Referring now to FIGS. 5A to 5E, the ion implantation method to realize this invention is described below, illustrating an example of a MOS field effect transistor. In the actual semiconductor integrated circuit, as shown in FIG. 5A, the gate electrode is designed, in most cases, so that 53a and 53b may orthogonally intersect with each other on the semiconductor substrate 51. That is, the gate of a MOS field effect transistor mostly runs in two directions. Therefore, in the conventional single ion implantation step, the shade or shadow of the gate electrode is inevitably formed. In view of this point, an object of the present invention is to form the impurity diffusion layer by the following ion implantation method. When forming an impurity diffusion layer by ion implantation using the gate electrode 53 as the mask on the semiconductor substrate 51 on which a gate insulation film 52 and a gate electrode 53 are formed, in order to prevent the channeling effect, the semiconductor substrate 51 is inclined by an angle θ (for example, 7 degrees) with respect to the the normal of the ion beam incident direction 54, and ions are implanted. At this time, as shown in FIG. 5B, depending on the configuration of the gate electrode on the semiconductor substrate, a shade or shadow 56 of the gate electrode is formed, and the formed impurity diffusion layer (for example, the source and drain of the field effect transistor) becomes as indicated by 55a and 55b, and it is formed asymmetrically with respect to the gate electrode. However, in succession, when ion implantation is effected in the same conditions after 180-degree plane rotation of the semiconductor substrate 51 with respect to the ion beam scanning plane, the impurity diffusion layer may be formed symmetrically with respect to the gate electrode, as shown in FIG. 5C, such as the region 55a and the region 55a and 57b, and the region 55b and the region 55b and 57a, so that a symmetricity is obtained in the electric characteristics of the device. On the semiconductor integrated circuit, meanwhile, whatever the direction of gate electrode configuration may be, the problems of asymmetrical shape of individual transistors may be solved. Thus, by the second ion implantation, after the first step, by 180-degree plane rotation of the semiconductor substrate with respect to the ion beam scanning plane, the asymmetrical shape of the impurity diffusion layer with respect to the gate electrode, at least, may be improved. At this time, the dose of each ion implantation is half of the total dose.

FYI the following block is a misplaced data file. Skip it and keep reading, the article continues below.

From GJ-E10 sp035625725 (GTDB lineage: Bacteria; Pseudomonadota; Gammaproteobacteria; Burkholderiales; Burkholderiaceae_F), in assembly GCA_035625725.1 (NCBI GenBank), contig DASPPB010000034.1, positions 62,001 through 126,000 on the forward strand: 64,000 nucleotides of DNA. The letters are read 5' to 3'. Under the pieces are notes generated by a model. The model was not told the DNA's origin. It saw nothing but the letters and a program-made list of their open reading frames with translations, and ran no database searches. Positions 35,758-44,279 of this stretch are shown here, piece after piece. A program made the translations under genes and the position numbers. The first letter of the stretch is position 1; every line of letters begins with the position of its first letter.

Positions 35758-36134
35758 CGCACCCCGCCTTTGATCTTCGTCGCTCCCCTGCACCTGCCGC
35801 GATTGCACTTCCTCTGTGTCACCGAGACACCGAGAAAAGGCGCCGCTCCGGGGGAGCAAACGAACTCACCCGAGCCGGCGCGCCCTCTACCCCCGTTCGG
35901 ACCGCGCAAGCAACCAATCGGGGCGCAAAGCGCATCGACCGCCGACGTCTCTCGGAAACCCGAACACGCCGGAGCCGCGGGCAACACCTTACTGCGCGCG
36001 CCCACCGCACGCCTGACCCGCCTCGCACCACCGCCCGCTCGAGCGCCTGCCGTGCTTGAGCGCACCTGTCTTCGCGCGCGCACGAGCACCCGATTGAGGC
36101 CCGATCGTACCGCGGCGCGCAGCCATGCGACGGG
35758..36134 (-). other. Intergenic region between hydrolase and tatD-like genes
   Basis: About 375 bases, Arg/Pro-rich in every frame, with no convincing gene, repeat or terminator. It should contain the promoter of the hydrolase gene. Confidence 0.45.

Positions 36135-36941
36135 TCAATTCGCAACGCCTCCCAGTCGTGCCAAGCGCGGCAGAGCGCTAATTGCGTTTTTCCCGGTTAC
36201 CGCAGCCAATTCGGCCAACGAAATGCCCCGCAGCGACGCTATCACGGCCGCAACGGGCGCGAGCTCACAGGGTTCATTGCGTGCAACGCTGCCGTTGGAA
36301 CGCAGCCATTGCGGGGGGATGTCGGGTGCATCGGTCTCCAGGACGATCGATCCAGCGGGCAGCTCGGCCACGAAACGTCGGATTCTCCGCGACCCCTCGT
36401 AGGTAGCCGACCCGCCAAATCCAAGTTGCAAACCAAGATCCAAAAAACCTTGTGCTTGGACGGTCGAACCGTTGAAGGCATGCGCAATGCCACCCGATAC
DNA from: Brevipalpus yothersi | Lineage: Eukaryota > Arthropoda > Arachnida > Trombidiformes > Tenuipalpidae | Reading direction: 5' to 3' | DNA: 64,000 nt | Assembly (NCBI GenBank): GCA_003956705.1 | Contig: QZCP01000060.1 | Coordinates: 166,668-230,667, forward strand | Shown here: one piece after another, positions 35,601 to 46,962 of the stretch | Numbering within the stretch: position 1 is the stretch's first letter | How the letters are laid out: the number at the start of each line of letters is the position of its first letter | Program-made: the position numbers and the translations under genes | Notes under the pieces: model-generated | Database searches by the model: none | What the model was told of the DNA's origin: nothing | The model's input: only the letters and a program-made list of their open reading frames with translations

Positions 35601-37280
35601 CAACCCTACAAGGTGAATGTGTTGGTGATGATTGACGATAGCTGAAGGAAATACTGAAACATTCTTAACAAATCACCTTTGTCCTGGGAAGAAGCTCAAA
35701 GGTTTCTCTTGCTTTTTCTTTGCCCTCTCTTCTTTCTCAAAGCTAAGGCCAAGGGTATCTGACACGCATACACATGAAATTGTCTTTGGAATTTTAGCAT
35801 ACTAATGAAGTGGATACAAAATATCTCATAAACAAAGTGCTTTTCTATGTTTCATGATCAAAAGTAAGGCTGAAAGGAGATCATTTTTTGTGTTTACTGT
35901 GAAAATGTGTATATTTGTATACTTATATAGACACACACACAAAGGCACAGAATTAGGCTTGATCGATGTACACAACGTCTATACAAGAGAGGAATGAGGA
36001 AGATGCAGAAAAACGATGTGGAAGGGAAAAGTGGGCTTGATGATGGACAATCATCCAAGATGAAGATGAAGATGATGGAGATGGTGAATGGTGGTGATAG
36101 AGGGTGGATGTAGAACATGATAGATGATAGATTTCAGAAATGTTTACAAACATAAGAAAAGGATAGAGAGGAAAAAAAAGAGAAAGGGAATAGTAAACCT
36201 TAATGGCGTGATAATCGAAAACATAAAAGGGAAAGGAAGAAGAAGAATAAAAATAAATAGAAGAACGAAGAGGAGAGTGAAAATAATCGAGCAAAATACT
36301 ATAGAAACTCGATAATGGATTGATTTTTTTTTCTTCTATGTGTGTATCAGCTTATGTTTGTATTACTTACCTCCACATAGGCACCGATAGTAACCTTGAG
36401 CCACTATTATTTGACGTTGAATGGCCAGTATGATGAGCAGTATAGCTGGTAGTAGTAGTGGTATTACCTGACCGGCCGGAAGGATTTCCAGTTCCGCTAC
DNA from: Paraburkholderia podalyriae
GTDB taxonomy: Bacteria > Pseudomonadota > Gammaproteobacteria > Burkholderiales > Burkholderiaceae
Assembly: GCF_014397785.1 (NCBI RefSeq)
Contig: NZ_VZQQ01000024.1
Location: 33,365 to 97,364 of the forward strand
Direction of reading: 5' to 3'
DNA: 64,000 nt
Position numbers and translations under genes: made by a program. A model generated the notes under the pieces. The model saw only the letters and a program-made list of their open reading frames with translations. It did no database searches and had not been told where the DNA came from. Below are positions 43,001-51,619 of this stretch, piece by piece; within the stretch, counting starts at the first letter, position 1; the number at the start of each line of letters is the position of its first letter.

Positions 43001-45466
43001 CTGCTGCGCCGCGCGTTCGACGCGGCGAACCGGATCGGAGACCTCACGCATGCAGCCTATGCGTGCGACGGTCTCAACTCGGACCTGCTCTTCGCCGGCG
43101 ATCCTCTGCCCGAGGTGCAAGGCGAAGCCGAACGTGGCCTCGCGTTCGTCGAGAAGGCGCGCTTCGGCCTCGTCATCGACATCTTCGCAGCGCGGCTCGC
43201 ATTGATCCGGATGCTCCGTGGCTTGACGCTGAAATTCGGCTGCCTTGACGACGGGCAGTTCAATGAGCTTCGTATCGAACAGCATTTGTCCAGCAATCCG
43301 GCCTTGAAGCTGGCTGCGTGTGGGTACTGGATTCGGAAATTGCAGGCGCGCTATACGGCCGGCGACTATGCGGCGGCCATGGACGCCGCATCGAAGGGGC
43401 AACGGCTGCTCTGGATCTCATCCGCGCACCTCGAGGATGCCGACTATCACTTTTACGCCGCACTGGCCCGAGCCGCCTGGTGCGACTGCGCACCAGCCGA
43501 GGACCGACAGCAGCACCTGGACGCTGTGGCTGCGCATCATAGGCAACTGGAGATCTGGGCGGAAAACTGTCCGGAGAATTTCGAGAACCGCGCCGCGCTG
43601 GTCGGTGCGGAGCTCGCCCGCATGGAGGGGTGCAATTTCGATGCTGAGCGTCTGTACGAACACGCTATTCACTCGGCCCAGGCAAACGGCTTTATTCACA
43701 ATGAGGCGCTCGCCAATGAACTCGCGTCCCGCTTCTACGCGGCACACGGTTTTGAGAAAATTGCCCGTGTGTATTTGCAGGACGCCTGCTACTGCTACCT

Furthermore, in a semiconductor integrated circuit, if it is necessary to adjust the electric characteristics of individual transistors strictly, the semiconductor substrate is placed, as shown in FIG. 5D, so that the ion beams may enter in the direction 54a parallel to the gate electrode 53 for the first ion implantation. Next, after a 90-degree plane rotation of the semiconductor substrate, a second ion implantation is effected from the direction 54b orthogonal to the gate electrode 53. Similarly, ions are implanted from directions 54c and 54d. That is, ions are implanted in a total of four steps by rotating the semiconductor substrate by 90 degrees each step. At this time, the dose of each implantation is one fourth of the total dose. As a result, two effects are obtained. First, while 55a and 57a of the impurity diffusion layer obtained by the two-rotation ion implantation in FIG. 5C is about half of the total dose, 58a and 58b of the impurity diffusion layer obtained by the four-rotation ion implantation in FIG. 5E is about three-fourths of the total dose, so that a diffusion layer closer to the desired impurity concentration may be obtained. Second, since the gate electrodes of the transistor are designed to be arranged orthogonally in a semiconductor integrated circuit as shown in FIG. 5A, 55a and 57a of the impurity diffusion layer obtained by the two-rotation ion implantation in FIG. 5C are not formed in the same shape if the gate electrode is arranged as 53a and 53b. That is, the asymmetricity of the diffusion layer is improved, but the shape of the diffusion layer in individual transistors cannot be uniformly adjusted, and the electric characteristics cannot be matched strictly. On the other hand, 58a and 58b of the impurity diffusion layer obtained by the four-rotation ion implantation in FIG. 5E can be formed nearly in the same shape regardless of the gate electrode configuration, so that the electric characteristics of the transistors may be nearly matched.